perfect – part two

OK, so we left off at Sephora, right? Well, sort of. Actually. we left off running like the wind from Sephora, followed by Katie crying all the way home after breaking a mirror at the Laura Mercier counter on the way out of the mall. Good times, huh?

And what was that conversation that I told you we’d had in the car on the way home? Oh yes, me sounding very motherly as I rambled on about how no one is perfect. And what was it that I told Katie? Ah, yes. “Please understand that EVERYBODY makes mistakes. No one is immune from them. No one is perfect, honey. NO ONE. As long as we try our best, thatโ€™s all anyone can ask. And most importantly, thatโ€™s all we can ask of ourselves. OK?โ€


The next day, Luau and I went together to pick the girls up from school. Brooke had speech therapy, which is typically boring as all get out for Katie. Since Luau and I were both free, we decided to divide and conquer. Luau would drop Brooke off at speech and then go for a run. I would take Katie back to the mall so that I could actually find the eye shadow that I’d attempted to look for the day before. Then she and I would pick Brooke up at speech an hour later. The plan simply reeked of efficiency and precision. (Which usually foreshadows some sort of disaster in my world.)

Katie couldn’t have been happier to hear that she was headed to the mall. She didn’t have to sit through speech AND she got to go to Sephora with Mama ALONE. She was beaming.

We stopped off at the coffee shop for an iced latte. We bought a very pink, very sugary cookie. We casually perused the department store make-up counters, taking our sweet old time. We walked down to Sephora, slowly ambling up and down the aisles. She covered herself in glitter. She slathered on hot pink lip gloss even though she knew Mama would make her take it off IMMEDIATELY.

We tried perfumes. Some we loved; some we didn’t. We made up a scoring system. The lowest score was called ‘Smells suspiciously like bug spray.’ The highest was called, ‘Ooh, baby, tell Daddy I want this for Mother’s Day!’ We scoured the sale shelf for bargains. We tried creams and gels and powders. Almost as a side note, we found a fabulous eye shadow.

As I was paying, I looked down at my watch. And panicked. It was 4:25. We were supposed to pick up Brooke at 4:30. A minimum of ten minutes away. I had completely lost track of time.

For the second time in as many days, Katie and I high-tailed it out of Sephora. I nearly dragged her through the parking lot as we ran to the car. I was in a frenzy. I was angry at myself. I had completely forgotten to watch the clock. How the hell could I get so wrapped up with one kid that I virtually forgot about the other?

As we drove, I called the center and told the receptionist that we were running late. According to the clock, I had four more minutes. “I just wanted to let y’all know so that if she gets out and we’re not there, Miss Sara will be able to explain.”

“Oh,” said the receptionist, sounding confused, “she’s already out. She gets out at 4:20.”

I stuttered something – I have no idea what – and told her that I’d be there just as soon as I could. She assured me that Brooke was happily playing in the waiting area and that she’d keep an eye on her for me.

Luau had said 4:30. I was sure of it. But damn it, I should have known. I’m her mom. It’s my job to know this stuff. And to remember that I’m picking her up in the first place, for God’s sake.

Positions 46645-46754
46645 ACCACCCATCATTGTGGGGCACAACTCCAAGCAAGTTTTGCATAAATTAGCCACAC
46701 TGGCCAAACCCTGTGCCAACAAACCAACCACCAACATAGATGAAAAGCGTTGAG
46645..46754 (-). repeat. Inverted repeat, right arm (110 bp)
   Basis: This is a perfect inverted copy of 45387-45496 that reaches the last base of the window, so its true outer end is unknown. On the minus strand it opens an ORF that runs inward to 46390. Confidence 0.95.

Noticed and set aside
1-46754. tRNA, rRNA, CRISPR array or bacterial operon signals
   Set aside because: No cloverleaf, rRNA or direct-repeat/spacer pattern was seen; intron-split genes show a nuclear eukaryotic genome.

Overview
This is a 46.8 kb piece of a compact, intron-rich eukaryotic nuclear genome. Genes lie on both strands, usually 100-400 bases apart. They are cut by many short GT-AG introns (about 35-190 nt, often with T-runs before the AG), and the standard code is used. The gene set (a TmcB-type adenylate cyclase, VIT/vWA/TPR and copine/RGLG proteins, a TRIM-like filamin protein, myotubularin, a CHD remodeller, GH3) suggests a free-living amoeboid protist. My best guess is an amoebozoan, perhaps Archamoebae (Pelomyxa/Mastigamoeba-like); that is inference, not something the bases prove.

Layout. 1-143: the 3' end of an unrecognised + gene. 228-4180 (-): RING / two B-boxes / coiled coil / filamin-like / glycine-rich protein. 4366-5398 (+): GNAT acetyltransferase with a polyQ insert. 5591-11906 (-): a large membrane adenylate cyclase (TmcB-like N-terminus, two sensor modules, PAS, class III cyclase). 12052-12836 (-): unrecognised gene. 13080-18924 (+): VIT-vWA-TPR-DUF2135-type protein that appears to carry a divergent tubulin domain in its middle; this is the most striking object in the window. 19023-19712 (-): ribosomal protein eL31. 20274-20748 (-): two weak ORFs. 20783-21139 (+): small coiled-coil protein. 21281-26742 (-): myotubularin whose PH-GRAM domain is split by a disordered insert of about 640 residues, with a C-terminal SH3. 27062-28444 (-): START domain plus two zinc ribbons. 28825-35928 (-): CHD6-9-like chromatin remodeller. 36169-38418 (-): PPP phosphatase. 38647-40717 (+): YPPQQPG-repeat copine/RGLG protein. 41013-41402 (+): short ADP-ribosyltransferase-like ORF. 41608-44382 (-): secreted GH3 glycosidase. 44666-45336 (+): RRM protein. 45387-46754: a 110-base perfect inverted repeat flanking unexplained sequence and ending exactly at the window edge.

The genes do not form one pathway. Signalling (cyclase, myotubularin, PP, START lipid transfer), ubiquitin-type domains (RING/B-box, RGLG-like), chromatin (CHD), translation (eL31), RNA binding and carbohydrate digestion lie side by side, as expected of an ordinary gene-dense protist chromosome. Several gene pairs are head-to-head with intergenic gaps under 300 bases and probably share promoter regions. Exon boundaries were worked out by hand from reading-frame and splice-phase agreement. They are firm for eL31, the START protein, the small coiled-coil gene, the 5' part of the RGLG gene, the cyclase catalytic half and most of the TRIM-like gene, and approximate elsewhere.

“Mama, are you OK?” Katie asked from the back seat.

“Huh? Oh, yes, honey, I’m OK.”

“No you’re not.”

“I’m OK, honey, I just feel really badly that we lost track of time and I’m worried about Brooke.”

“Mama, it’s OK. Don’t cry.”

“I’m not crying, Katie. I’m OK.”

“The backs of your ears are red, Mama. That means you’re gonna cry.”

I didn’t say anything. I didn’t trust my voice not to prove her right.

“Hey, Mama?”

“Mmm hmm?”

“I think this is just like yesterday.”

“Huh? What do you mean, baby?”

“Yesterday, Mama. Don’t you remember what you told me when I broke the mirror? No one’s perfect Mama. No one. I know you’re gonna run in and hug her, but I’m just tellin’ ya, I’m sure she’s fine. No one’s perfect. OK?”

We arrived at the center at 4:34. We sprinted through the parking lot and burst through the door to find Miss Brooke spinning in the receptionist’s chair. She was not only no worse for the wear, she actually looked pretty darn happy.

I thanked the receptionist prefusely as I hugged my girl just a little too tight.

As we all walked out into the late afternoon together, Katie looked up at me with a crooked grin. “I told you, Mama.”

“Oh, sweetheart,” I said. “You sure did.”

Yeah, I’d say she got the message; wouldn’t you?

18 thoughts on “perfect – part two

  1. Your “Katie” and my “Nina” sound like they are cut from the same cloth. Thank the stars for them!!!!
    Your “Brooke” and my “Nico” are also cut from the same cloth ( minus Nico”s Y chromosome). Your stories could be my stories! So many similarities that sometimes it’s as if we are in parallel universes!
    Enjoy those beautiful angels!

  2. Freakin’ brilliant! I love this! Yes, she not only got the message but now she owns it. Dare I say it was a perfect afternoon. ๐Ÿ™‚ April

  3. She’s amazing. And that she has noticed that whole thing about the back of your ears turning red? Astute & amazing.

  4. Your writing is so eloquent, and evokes many memories of similar experiences with my boys. Both of my children are on the spectrum, but my youngest hails from the milder end, and we have conversations somewhat reminiscent of the one you had in your car. Your girls sound wonderful. I look forward to your posts!


  5. It’s nice to hear about a child repeating something you don’t mind hearing! It’s the stuff we wish we didn’t say they usually repeat…

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